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Bruce Long - Coaching - Art - Photography You are a ninny, and a nincompoop. I demand satisfaction!

You are a ninny, and a nincompoop. I demand satisfaction!

Perhaps a slight overdose on the Pickwick Papers this week, but whatever gets you through the day! A few of these days involved  medical testing and so forth, always pleasing to discover that the wonky eyes are no more wonky than they were before (which is significantly wonky), sometimes its possible to imagine that they might last the distance to some extent, which would be pleasing indeed, and some new laser treatments in a couple of week should go some way to ensuring that happy, distant outcome. Indeed, as I sat on the train surrounded by individuals arrogant enough to ignore the signs outlining the legal obligation to wear a mask, focussing my mind on the extraordinary discoveries in medicine that have provided me now with an excellent young Ophthalmologist who has so much detailed knowledge, and a somewhat more rare ability to explain such things to me in a way that is both understandable and respectful of the fear the patient inevitably experiences. Saved a very Victor Meldrew like meltdown, or a duel to the death!

Coincidentally, I was so fortunate to discover a new documentary series on Apple TV+ called Home, the first episode is called Naturhus and is the story of Anders Solvarm and his family in Sweden. Anders has build a wooden house in the traditional Swedish way (no nails for example), but around this house he has constructed a giant greenhouse, which gives an extra couple of months of warm climate, much better growing conditions for a huge range of fruit and vegetable that otherwise would not grow there, and new methods of water and energy use, production and saving.

The story of the house is woven with Anders’ own journey of  dreaming about, planning and building the house, solving problems along the way, and also dealing with the disability of one of his children and how that situation had required a major re-evaluation of his expectations and beliefs. An absolutely beautiful story, and seeing the process of change and solution finding in the house construction and within the family relationship is really inspiring. I really recommend finding this if possible, and I’m looking forward to seeing if the following episodes are equally powerful.

I was already thinking about new models of flexibility in coaching models and goal setting, it seems that these concepts are very closely related. I may demand satisfaction (achieving my goal or outcome), but the when and how of this, are almost certainly best discovered along the way, built upon, expanded, and adjusted accordingly. I feel that this is what creativity is about anyway, if you step back and look at what you are actually doing when sculpting clay or moving a pencil or brush around on a surface, its about having a general, intended endpoint and then starting somewhere and adjusting and exploring as outcomes either fit or don’t sit well.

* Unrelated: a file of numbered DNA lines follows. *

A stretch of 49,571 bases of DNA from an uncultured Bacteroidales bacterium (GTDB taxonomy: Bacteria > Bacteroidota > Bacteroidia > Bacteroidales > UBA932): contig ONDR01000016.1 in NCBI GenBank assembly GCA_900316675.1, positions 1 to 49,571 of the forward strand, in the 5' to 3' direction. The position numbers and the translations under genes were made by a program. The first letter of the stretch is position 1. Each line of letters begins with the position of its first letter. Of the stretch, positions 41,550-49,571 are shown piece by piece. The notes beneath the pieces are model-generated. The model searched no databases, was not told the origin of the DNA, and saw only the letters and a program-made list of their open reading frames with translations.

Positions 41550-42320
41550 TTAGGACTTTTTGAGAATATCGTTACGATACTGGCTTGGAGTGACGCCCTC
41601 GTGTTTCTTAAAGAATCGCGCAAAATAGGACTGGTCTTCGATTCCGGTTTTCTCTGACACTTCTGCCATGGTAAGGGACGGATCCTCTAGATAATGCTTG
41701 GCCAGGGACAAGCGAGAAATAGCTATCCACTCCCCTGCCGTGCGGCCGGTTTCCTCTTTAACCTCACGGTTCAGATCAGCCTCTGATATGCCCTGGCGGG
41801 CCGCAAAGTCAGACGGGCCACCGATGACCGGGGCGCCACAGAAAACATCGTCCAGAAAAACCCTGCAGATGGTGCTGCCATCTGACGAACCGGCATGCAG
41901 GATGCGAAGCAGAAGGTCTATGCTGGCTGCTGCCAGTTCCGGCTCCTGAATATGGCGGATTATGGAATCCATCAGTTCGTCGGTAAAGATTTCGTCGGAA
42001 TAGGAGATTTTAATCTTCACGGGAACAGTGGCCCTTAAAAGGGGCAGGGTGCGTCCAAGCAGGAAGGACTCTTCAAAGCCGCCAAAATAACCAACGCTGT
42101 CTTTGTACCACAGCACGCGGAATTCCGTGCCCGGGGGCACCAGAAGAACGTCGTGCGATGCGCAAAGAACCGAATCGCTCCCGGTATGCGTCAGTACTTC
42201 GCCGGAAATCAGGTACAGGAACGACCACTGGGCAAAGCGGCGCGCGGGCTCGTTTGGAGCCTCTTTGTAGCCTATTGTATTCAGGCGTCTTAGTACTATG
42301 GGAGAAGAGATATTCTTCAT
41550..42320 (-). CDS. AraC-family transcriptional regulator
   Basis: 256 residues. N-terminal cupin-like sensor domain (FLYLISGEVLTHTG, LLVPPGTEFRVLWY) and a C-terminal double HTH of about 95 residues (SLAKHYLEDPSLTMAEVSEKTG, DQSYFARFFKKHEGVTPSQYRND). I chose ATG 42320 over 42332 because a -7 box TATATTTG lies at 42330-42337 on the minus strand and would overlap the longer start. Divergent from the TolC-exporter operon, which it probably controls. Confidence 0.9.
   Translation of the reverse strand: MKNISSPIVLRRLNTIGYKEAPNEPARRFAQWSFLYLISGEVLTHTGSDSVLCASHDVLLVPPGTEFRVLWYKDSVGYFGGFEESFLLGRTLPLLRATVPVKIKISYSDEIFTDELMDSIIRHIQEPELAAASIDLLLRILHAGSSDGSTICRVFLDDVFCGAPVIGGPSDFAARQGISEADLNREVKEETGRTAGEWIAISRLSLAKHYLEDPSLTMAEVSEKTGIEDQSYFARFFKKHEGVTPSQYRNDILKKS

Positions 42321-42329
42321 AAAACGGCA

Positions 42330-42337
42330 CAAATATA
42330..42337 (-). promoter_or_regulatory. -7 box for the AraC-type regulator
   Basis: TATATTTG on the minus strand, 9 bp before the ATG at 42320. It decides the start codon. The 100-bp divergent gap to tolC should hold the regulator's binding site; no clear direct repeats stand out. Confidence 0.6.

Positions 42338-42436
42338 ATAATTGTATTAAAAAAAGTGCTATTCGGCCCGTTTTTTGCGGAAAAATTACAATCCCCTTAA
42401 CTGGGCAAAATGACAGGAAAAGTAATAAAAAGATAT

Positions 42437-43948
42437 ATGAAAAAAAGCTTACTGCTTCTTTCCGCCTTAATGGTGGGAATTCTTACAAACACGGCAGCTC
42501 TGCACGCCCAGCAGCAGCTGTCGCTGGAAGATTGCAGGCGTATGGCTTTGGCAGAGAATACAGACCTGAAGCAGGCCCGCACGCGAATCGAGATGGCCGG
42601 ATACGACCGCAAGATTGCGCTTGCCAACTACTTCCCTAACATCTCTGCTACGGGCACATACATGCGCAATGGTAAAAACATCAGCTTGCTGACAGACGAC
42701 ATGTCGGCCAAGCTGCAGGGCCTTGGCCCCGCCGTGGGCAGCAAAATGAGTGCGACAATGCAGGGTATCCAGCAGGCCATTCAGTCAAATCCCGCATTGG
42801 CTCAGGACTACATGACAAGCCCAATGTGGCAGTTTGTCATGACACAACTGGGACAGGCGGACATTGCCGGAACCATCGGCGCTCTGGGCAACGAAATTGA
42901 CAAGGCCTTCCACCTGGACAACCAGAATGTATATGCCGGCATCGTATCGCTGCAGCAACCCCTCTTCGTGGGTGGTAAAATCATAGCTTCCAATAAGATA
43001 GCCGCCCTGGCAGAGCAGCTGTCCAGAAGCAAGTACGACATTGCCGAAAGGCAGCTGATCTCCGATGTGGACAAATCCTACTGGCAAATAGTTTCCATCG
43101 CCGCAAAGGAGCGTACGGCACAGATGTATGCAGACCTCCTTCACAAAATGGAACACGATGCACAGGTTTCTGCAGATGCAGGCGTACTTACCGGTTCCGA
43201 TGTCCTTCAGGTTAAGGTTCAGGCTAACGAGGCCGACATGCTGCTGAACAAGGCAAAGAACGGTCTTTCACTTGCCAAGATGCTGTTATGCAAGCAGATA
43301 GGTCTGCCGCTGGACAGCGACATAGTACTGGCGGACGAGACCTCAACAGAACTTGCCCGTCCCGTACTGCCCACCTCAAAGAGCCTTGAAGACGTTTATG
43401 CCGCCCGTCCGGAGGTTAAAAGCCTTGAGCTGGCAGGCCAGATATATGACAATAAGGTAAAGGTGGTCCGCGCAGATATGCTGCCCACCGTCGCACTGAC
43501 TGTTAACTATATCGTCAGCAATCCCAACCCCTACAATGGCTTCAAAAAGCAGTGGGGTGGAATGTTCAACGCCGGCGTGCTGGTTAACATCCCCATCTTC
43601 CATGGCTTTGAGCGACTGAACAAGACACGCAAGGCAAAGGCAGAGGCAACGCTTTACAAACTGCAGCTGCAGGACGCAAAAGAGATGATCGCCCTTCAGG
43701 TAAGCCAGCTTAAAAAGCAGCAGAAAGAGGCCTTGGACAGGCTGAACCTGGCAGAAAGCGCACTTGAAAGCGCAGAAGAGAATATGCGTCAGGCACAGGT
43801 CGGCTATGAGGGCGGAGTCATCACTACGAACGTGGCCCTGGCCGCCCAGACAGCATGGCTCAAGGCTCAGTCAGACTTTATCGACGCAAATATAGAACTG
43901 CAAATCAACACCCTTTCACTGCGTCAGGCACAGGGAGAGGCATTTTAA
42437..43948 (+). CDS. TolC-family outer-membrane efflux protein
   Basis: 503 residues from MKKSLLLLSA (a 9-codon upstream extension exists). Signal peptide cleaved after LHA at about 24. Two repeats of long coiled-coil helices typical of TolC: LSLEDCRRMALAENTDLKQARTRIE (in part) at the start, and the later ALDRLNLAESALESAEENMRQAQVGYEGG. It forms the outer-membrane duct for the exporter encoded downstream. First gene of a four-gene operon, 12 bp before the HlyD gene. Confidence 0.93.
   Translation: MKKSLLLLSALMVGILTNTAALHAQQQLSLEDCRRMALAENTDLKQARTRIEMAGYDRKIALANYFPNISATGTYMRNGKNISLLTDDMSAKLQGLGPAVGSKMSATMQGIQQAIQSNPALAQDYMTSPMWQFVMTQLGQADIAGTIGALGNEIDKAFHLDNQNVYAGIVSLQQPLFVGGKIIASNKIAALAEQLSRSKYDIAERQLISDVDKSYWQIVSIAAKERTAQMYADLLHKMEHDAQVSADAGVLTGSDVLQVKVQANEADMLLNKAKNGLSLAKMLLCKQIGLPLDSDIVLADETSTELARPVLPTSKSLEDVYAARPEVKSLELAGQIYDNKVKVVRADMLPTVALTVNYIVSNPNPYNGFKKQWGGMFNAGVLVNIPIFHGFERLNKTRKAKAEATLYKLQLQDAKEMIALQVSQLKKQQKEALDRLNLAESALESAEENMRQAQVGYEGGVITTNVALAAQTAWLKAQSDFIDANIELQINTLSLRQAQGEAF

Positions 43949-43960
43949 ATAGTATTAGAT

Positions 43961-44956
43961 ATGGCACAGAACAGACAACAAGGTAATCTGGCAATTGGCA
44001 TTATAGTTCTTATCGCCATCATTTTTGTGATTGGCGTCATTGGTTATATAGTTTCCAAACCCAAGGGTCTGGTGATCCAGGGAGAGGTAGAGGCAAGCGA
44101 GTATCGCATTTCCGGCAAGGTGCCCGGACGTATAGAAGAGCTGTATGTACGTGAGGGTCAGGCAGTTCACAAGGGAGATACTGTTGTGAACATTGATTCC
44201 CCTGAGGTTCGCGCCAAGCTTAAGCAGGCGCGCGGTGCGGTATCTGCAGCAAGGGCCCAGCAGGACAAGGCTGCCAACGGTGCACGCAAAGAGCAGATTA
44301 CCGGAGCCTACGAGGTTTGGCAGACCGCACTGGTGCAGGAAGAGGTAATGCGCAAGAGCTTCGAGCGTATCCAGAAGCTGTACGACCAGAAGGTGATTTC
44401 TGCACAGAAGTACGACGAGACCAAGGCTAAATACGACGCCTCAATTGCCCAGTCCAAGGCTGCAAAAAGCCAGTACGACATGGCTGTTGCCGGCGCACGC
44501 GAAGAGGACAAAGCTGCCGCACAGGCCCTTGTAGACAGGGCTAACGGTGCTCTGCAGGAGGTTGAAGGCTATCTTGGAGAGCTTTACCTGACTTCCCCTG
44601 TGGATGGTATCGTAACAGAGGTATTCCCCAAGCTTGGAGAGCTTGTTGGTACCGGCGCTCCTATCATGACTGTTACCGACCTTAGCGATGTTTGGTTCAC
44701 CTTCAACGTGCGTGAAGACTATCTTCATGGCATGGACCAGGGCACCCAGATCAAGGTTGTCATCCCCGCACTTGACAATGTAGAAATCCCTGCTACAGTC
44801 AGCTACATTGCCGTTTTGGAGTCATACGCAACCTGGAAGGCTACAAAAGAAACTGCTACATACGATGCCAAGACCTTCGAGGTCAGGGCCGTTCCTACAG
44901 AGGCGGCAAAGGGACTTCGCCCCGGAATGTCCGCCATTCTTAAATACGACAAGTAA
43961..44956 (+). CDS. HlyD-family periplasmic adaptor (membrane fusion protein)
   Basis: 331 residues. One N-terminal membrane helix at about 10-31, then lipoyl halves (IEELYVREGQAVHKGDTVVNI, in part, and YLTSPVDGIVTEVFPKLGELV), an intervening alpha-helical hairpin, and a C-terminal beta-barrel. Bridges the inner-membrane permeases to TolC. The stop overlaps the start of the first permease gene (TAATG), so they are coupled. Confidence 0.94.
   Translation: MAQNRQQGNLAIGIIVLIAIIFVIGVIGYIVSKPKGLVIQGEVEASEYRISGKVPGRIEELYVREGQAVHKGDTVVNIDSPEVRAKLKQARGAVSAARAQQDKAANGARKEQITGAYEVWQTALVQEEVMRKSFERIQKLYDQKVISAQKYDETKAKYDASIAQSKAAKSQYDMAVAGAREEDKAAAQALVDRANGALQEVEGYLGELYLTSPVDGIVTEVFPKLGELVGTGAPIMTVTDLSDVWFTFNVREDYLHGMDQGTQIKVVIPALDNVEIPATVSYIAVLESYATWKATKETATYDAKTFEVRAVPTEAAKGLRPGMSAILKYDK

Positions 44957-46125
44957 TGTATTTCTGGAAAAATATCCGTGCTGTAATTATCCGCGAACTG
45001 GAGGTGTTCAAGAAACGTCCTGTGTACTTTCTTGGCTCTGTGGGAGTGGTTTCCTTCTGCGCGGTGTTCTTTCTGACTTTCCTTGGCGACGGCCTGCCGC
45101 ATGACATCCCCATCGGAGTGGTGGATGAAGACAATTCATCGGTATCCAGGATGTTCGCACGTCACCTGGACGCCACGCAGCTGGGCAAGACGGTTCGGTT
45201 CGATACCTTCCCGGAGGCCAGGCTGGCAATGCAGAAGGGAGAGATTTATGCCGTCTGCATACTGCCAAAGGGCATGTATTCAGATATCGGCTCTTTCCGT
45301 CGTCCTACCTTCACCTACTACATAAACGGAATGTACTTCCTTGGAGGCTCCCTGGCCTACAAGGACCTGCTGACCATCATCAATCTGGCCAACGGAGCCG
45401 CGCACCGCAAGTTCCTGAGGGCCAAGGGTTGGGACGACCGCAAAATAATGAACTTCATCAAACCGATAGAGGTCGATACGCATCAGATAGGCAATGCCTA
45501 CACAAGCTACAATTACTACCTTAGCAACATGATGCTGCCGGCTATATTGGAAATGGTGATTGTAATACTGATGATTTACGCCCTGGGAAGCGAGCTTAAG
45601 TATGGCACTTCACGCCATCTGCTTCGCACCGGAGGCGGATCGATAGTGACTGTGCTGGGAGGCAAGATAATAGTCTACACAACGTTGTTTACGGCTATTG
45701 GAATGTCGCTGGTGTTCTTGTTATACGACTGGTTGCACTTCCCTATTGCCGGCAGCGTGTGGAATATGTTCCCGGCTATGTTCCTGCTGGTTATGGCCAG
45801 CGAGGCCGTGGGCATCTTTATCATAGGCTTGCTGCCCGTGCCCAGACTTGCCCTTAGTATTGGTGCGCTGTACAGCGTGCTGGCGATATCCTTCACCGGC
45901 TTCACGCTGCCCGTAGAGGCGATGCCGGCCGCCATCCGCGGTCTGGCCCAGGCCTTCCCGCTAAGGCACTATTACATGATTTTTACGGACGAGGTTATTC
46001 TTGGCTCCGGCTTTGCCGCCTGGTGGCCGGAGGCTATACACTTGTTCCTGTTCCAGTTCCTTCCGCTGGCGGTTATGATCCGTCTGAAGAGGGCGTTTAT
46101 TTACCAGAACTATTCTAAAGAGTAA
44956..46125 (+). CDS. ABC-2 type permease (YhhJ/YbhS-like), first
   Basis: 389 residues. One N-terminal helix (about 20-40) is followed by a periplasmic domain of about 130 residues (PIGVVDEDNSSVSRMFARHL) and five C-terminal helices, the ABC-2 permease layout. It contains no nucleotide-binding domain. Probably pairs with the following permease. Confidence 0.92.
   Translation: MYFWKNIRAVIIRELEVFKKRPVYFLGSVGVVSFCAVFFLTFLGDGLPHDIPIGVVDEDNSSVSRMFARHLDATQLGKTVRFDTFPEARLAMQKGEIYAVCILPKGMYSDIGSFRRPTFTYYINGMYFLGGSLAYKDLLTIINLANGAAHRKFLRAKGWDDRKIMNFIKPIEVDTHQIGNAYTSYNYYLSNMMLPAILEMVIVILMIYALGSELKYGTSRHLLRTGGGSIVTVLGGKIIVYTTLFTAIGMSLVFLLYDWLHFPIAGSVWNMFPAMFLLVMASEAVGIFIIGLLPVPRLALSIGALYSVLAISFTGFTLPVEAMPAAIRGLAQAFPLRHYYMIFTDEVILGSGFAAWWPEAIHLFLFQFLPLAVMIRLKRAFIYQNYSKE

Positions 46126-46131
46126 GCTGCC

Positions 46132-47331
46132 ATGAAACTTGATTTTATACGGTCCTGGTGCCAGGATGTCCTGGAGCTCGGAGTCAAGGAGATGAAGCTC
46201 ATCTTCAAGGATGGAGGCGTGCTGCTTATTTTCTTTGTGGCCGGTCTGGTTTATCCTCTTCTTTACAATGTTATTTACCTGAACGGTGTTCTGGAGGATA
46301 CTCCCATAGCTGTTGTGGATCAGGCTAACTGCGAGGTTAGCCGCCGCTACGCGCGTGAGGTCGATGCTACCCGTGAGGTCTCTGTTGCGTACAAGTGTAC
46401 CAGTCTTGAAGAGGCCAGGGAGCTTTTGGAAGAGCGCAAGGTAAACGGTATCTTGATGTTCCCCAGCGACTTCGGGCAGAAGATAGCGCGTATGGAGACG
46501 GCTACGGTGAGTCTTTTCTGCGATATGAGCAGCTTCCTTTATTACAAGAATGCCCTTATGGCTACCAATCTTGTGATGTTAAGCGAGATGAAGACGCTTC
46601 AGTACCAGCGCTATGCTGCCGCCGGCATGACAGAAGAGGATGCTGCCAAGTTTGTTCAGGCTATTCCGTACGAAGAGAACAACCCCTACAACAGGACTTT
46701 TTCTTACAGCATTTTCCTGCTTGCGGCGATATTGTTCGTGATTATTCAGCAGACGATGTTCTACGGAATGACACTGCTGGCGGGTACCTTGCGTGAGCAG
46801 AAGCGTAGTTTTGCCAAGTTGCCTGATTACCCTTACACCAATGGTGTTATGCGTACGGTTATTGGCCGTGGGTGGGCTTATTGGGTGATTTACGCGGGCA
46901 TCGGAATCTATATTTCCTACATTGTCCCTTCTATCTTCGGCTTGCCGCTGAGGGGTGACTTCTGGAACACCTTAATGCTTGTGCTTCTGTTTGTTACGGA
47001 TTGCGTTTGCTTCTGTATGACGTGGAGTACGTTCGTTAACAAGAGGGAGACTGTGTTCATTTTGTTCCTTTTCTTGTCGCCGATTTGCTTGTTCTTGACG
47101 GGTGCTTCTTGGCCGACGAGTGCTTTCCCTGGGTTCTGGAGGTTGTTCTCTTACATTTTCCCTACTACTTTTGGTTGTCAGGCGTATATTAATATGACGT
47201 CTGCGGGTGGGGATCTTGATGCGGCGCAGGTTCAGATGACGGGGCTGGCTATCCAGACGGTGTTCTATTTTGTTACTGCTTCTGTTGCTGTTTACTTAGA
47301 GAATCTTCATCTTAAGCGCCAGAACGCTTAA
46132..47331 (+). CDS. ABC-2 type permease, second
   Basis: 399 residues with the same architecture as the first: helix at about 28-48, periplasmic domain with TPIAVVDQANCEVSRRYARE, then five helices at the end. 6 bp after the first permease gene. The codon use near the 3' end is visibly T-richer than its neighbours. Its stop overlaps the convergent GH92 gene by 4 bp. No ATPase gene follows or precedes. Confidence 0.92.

So, what are some situations you’ve been in that have required readjusting your expectations, plans, strategies or even complete goals and wishes? Can you see how you might retrace those steps and apply a similar approach to a current situation?

Despite the insurmountable pile of horror all around, satisfaction is still to be had and I’m quite relieved to be able to still, literally, see it. This photo is of my lovely eucalyptus tree, its a particular winter hardy variety that is recognisably gum tree enough to make me think of Australia, especially when in bloom or dropping Gum-nuts, even though these trees grow far from where I ever lived. This one thrived so dramatically that we needed to cut the main trunk down before it crashed either into the house, or the garage, or the neighbours car. As you can possibly make out, nature decided to use the opportunity and the stump is now covered in new growth, giving us a very pretty eucalyptus bush. Gay kookaburras would be happy to sit amongst it. 

So helpful to remove what is no longer useful or appropriate, and to then be open to what surprising new and excellent…. better even?….. things will fill the cleared out spaces. Inadvertently, the gum tree goal has been very nicely achieved!

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